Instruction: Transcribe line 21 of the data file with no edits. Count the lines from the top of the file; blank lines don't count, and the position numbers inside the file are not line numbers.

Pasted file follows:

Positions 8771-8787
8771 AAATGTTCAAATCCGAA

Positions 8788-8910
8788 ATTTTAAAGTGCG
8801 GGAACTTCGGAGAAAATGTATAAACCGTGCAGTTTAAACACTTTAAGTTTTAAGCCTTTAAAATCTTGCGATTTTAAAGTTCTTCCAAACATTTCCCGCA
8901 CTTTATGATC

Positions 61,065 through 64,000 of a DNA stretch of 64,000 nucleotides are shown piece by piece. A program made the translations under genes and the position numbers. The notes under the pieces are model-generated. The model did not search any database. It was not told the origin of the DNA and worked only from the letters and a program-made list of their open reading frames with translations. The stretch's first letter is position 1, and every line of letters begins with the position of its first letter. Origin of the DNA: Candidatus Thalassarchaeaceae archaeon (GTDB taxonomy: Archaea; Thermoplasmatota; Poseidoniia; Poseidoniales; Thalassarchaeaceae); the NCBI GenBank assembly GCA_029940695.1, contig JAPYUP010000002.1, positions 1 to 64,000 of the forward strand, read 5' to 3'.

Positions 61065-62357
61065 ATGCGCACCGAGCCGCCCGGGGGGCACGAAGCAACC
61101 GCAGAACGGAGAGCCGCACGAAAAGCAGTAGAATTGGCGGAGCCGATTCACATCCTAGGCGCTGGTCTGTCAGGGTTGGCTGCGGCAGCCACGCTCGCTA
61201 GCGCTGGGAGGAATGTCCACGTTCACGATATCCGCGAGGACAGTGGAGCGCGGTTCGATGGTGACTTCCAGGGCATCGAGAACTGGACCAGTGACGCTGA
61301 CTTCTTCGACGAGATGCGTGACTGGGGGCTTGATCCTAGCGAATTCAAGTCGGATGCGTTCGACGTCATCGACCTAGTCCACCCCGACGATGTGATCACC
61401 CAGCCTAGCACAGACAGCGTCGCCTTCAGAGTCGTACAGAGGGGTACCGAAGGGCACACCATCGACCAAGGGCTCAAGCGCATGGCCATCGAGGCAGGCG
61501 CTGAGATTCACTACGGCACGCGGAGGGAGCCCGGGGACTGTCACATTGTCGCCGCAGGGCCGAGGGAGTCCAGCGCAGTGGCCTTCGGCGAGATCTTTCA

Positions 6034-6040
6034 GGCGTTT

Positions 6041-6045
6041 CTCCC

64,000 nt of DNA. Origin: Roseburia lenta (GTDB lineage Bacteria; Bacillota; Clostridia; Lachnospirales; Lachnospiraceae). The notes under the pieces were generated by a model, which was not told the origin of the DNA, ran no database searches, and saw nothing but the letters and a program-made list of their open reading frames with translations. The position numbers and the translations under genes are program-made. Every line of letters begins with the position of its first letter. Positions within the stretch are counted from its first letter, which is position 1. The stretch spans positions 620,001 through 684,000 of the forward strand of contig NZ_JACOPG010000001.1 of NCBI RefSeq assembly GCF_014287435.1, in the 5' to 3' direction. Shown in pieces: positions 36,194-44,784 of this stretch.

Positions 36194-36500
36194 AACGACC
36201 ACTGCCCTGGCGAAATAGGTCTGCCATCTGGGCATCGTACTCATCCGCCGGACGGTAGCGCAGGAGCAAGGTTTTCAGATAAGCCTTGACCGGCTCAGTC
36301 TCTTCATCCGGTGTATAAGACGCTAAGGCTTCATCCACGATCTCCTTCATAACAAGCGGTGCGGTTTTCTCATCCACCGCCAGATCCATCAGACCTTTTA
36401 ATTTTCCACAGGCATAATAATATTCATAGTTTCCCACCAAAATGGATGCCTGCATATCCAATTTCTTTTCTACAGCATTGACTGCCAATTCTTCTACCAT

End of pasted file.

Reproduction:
36194 AACGACC